The NBA is a copycat league and every team is trying to find their own version of an undersized or stretch power forward.
Each decade or so there is a trend in the NBA, and the current one is to find the prototypical power forward that is athletic enough to defend all positions, stretch the court, and have a humongous wingspan.
The Golden State Warriors started this trend by winning a championship with Draymond Green at the 4 position.Next will be your 7-foot center blocking shots and hitting threes like Joel Embiid, Karl-Anthony Towns, and Kristaps Porzingis have started to do.
But, in the meantime, the Nets hope to have found their own new-age power forward in Rondae Hollis-Jefferson.
Hollis-Jefferson fits the mold with his body type as he is 6’7, around 220 pounds, and has a long wingspan of 7’2. Not to mention, he brings the defensive capabilities and athleticism of guarding multiple positions.
In 26 starts this season, Hollis-Jefferson is averaging 8.2 points, 5.7 rebounds, and 2.7 assists, while shooting .40% from the field — but most of that came after his long-awaited swap at the forward position.
This season is for development and Hollis-Jefferson seems to be getting more comfortable starting at power forward and has increased his averages in points (9.6), rebounds (7.5), and FG% (.54%) over his last 10 games. The sophomore is coming off an impressive double-double with 16 points and 10 rebounds against the Warriors, playing against Green, who can be considered the model for the new power forward position.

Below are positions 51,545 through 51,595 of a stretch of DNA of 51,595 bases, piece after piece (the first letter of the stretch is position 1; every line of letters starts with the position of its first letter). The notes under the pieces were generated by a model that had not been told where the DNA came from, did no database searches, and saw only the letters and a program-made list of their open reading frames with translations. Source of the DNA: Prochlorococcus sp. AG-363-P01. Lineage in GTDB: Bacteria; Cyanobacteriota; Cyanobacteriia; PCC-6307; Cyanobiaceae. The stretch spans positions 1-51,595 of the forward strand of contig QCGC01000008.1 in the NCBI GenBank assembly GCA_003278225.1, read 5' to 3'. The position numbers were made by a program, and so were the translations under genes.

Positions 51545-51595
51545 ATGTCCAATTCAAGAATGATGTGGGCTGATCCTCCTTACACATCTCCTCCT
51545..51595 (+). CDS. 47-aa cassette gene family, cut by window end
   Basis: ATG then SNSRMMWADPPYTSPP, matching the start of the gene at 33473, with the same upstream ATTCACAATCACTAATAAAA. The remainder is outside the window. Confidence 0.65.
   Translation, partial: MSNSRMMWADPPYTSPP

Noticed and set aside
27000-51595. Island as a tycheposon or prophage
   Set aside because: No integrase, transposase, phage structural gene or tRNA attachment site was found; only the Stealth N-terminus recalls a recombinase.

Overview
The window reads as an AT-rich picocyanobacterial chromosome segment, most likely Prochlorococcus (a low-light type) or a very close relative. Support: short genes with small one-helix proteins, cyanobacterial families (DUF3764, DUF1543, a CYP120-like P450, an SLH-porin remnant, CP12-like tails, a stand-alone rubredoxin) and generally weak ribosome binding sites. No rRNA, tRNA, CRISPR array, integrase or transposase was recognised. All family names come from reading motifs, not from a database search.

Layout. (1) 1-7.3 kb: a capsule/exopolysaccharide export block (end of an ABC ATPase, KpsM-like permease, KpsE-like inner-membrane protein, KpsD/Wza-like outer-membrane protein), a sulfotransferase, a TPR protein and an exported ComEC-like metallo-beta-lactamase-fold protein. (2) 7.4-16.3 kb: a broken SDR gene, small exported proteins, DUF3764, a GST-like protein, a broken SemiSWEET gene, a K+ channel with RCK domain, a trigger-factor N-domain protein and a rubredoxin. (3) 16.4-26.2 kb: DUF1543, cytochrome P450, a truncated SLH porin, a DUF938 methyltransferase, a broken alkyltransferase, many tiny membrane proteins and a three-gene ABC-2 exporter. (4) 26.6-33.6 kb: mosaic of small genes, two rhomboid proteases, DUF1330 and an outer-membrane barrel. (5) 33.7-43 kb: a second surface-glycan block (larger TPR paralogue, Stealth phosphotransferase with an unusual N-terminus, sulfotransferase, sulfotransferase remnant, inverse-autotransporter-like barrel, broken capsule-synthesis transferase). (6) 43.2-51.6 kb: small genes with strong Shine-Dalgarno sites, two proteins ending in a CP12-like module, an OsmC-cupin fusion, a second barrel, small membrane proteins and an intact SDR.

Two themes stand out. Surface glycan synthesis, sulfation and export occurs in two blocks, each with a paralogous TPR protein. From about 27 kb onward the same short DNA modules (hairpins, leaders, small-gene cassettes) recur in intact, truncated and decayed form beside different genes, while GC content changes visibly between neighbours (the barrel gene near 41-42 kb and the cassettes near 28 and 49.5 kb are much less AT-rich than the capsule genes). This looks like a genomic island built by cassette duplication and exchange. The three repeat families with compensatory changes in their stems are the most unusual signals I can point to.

Trevor Booker, who will face off against his former team tonight, had started 43 games with averages of 9.8 points, 8.6 rebounds, and 26.6 minutes, all those being career-highs. Booker had always been a bench player during his roles with Washington and Utah, but was finding success as a starter. seems coming off the bench in Brooklyn has worked to his favor and given the Nets better production.
However, Atkinson, the ever-so-often rotation tweaker saw a new potential swap and since he started coming off the bench in Brooklyn, it seems to have worked out in everybody’s favor: Hollis-Jefferson is in a better position to succeed and Booker has still given the Nets great production with the scoring deficit second unit.
Booker has posted 12.5 points and 8.5 rebounds off the bench in 23.9 minutes.
One might ask, what has been the biggest difference and key to success in the switch?
To start, Booker’s energy is well-needed off the bench when the team may start off sluggish. Playing in the second unit also allows Booker to play at a faster pace, something Booker strives at.
In Hollis-Jefferson’s case, playing him at the 4 plays to his advantages as he isn’t a real threat from the perimeter, so he finds himself closer to the rim during offensive sets compared to being outside as a small forward. This also allows the Nets to have another shooter in the lineup to stretch the court and have the athletic Hollis-Jefferson slashing the lanes.
The switch has proven to be a positive defensively as Hollis-Jefferson has shown he can defend almost any position and any type of power forward from the 7’3 Kristaps Porzingis to the 6’7 Draymond Green. This can also be a mismatch on the offensive end as Hollis-Jefferson can bring the bigger 4’s out and take them to the basket off the dribble, finishing either with a dunk or a trip to the free throw line.
One reason for the success defensively is Hollis-Jefferson’s ability to switch onto the perimeter in the heavy dose of pick-and-rolls that NBA teams run. Not to mention, Hollis-Jefferson can put up strong rebounding numbers at the power forward position so the swap, despite Booker’s career numbers, has worked out ideally on both sides.
During a year like this, it’s all about trying out new and complex ideas and Atkinson has keyed in on this one. Despite the win-loss record, the Nets have seemed to figure out a plan for the new-aged NBA and his name is Rondae Hollis-Jefferson.